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Tilke, throttle and tyre cliffs: The ultimate Chinese GP guide

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Track tech

With high and low-speed corners, a long straight concluding with a tight hairpin and not much in the way of elevation change, Shanghai is a typical Tilke circuit although one that is growing in popularity thanks to some excellent recent races. Overtaking can be a challenge with few real chances to pass throughout the lap, necessitating careful planning of a move such as we saw Lewis Hamilton pull on Sebastian Vettel in 2011, saving all his KERS for a pass at Turn 7, not one of the fancied overtaking spots on the lap. Traction can be problematic in the acceleration zones out of Turns 6 and 14, while understeer needs to be dialled out of the car’s setup to make the infield section from Turns 6 to 9 easier. The track has a 1.2km back straight, the cars going full throttle for 15 seconds, and it is here that the majority of overtakes happen, thanks to the DRS zone which activates halfway down the straight into the 40mph hairpin at Turn 14.

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Race strategy highlights from 2012

Mercedes planned a two-stop race for both Rosberg and Schumacher from the outset, with both cars starting on the front row. McLaren, who were to be the Silver Arrows’ biggest threat on the day, went for a three-stop strategy, intending to attack throughout the race. However their ability to do so was compromised by errors and a grid penalty for Lewis Hamilton, which saw him mired in the lower points positions for most of the race before recovering to finish third, albeit 26 seconds behind Rosberg at the flag. It was up to Button to take the fight to Mercedes and he was well-placed to do so going into his third and final stop on lap 39 – at this point he was going to emerge second on track to Rosberg, both on medium tyres but Button’s would be fresher, with Nico stopping on lap 34. A botched pit stop cost Jenson an extra six seconds and dropped him into a fight behind a train of cars including Felipe Massa and Kimi Raikkonen, both of whom were also two-stopping. During this phase of the race Button lost over a second lap to the leading Mercedes and any chance of challenging for the win was gone.

From a highlight to a lowlight, and Kimi Raikkonen graphically demonstrated what happens when tyre performance ‘falls off the cliff’. The Finn was running in second place with nine laps remaining, having attempted a two-stop strategy similar to the leaders. In pitting too early for his final set of tyres, Raikkonen left himself with 28 laps to complete on a single set of rubber, and they cried ‘enough’ in spectacular fashion, with cars passing the sluggish Lotus left, right and centre, leaving the Finn to limp home in 14th place. It’s worth noting that this was the only race in 2012 where Kimi failed to finish in the points.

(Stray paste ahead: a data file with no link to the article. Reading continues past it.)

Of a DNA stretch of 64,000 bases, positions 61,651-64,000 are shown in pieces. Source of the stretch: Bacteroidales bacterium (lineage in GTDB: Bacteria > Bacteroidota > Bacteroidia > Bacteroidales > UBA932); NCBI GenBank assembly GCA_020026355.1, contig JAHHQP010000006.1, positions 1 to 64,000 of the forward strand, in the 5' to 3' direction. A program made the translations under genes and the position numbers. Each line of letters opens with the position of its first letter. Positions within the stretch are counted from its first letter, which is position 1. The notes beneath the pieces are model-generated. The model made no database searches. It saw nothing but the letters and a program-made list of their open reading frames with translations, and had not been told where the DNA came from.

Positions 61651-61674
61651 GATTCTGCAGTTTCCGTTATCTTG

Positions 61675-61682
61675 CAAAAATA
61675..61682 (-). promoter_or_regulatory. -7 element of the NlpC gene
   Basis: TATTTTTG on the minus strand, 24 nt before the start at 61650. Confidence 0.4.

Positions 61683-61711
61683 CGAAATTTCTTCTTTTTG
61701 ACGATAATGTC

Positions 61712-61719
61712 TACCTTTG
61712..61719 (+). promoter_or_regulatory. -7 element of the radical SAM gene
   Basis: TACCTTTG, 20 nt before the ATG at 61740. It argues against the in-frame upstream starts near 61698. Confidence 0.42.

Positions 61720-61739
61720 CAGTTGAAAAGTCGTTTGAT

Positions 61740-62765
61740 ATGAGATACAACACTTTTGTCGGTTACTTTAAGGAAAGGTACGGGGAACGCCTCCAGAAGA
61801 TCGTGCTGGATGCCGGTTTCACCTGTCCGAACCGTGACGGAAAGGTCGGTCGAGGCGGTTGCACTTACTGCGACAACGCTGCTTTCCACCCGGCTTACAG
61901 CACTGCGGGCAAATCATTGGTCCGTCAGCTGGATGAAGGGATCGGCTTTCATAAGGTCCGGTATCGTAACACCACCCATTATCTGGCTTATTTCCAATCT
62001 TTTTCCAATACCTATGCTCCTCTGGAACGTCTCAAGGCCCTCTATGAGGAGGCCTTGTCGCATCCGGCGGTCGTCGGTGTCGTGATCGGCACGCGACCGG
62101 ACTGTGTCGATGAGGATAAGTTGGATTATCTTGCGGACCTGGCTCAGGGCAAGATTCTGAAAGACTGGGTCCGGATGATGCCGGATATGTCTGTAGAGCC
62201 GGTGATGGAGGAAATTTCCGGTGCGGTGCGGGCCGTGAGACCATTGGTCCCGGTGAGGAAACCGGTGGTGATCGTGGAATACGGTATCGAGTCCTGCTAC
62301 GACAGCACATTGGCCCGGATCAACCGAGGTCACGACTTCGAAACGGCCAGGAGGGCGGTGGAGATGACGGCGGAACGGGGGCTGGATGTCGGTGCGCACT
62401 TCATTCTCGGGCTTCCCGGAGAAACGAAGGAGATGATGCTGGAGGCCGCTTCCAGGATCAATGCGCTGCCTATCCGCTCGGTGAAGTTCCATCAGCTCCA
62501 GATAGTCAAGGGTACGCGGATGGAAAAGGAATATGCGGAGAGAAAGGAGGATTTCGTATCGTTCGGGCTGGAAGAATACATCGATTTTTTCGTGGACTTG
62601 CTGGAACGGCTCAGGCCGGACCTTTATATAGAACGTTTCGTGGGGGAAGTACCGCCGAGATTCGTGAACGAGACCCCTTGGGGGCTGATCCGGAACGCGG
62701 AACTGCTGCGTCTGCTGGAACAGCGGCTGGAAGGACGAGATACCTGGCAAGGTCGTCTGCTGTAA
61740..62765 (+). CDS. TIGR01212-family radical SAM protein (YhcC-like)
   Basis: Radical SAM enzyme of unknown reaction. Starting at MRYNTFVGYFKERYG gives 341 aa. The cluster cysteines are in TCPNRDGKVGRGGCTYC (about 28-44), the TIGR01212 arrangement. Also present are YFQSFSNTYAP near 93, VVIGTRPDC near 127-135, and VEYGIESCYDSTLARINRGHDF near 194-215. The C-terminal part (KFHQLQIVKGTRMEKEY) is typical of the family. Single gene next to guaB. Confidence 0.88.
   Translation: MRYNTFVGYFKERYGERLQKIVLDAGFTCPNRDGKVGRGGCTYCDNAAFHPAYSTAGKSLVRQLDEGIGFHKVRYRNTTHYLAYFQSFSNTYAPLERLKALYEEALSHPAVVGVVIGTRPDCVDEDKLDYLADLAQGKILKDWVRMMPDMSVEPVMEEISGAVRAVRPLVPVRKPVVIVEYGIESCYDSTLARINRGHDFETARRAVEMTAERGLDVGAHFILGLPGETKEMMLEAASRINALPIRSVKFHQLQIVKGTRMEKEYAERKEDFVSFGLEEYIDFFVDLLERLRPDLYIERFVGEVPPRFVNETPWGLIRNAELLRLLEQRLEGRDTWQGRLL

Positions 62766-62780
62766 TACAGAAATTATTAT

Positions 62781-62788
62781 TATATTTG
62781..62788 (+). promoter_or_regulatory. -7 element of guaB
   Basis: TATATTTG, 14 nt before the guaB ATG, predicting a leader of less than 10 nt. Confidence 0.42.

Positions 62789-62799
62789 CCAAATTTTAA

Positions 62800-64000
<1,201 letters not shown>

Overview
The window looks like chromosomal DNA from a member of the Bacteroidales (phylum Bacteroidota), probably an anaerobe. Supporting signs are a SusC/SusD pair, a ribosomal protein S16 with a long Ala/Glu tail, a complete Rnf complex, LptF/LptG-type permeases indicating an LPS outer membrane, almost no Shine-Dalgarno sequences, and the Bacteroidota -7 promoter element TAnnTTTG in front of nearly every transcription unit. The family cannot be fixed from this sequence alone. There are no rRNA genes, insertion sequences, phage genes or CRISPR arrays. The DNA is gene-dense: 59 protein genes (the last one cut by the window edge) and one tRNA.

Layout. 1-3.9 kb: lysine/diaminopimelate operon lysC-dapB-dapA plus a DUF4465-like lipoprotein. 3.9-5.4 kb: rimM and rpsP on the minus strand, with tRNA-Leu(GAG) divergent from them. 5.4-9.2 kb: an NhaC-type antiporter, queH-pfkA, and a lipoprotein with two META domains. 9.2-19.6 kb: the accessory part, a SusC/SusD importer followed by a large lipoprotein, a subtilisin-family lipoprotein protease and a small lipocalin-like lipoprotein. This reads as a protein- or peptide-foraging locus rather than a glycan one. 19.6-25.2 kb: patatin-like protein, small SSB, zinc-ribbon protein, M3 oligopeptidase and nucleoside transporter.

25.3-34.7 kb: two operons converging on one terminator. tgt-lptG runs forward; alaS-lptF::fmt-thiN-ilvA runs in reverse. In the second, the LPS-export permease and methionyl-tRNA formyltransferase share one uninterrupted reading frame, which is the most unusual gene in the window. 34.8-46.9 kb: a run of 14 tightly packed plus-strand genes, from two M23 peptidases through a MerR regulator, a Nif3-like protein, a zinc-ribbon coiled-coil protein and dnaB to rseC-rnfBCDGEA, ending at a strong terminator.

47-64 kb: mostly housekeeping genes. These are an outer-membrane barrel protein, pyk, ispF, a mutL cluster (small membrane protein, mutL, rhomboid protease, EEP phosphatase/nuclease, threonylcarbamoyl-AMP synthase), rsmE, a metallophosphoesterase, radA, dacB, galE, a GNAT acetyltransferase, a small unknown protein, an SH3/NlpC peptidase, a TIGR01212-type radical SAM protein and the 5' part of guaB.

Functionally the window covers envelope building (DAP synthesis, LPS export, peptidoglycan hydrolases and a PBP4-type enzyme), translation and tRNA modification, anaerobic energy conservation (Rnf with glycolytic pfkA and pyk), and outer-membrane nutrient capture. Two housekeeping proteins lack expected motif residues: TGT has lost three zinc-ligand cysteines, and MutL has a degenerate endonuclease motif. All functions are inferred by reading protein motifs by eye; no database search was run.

What to look out for in 2013

With the same medium and soft compound tyres available there’s likely to be a real split between two and three-stop strategies. In 2012 half the drivers in the top ten stopped twice, with the other half pitting three times. Overall the two-stoppers fared better, climbing a combined 22 places compared with a net zero for the three-stoppers, though much of that can be attributed to Kamui Kobayashi dropping from fourth to tenth as faster cars made their way past him. Bruno Senna was the big mover from the lower order – starting 14th the Brazilian used a two-stop strategy on laps 12 and 29, going medium-soft-medium on tyre choice, to make up seven places and finish seventh.

With the field even closer than in 2012, running a three-stop strategy is risky as it relies on being able to build enough of a gap so that you can pit and rejoin in front of the first two-stopping car on track. The two-stop strategy is reckoned to be faster by around seven seconds, but could leave a car vulnerable on worn tyres in the last five or six laps. In the top ten the drivers will start on soft tyres used in qualifying, look to hang onto these as long as possible whilst building the gap to the two-stoppers, then run as far as they can in the middle stint on mediums. Look for some teams switching from two to three mid-race if tyre wear proves to be higher than expected.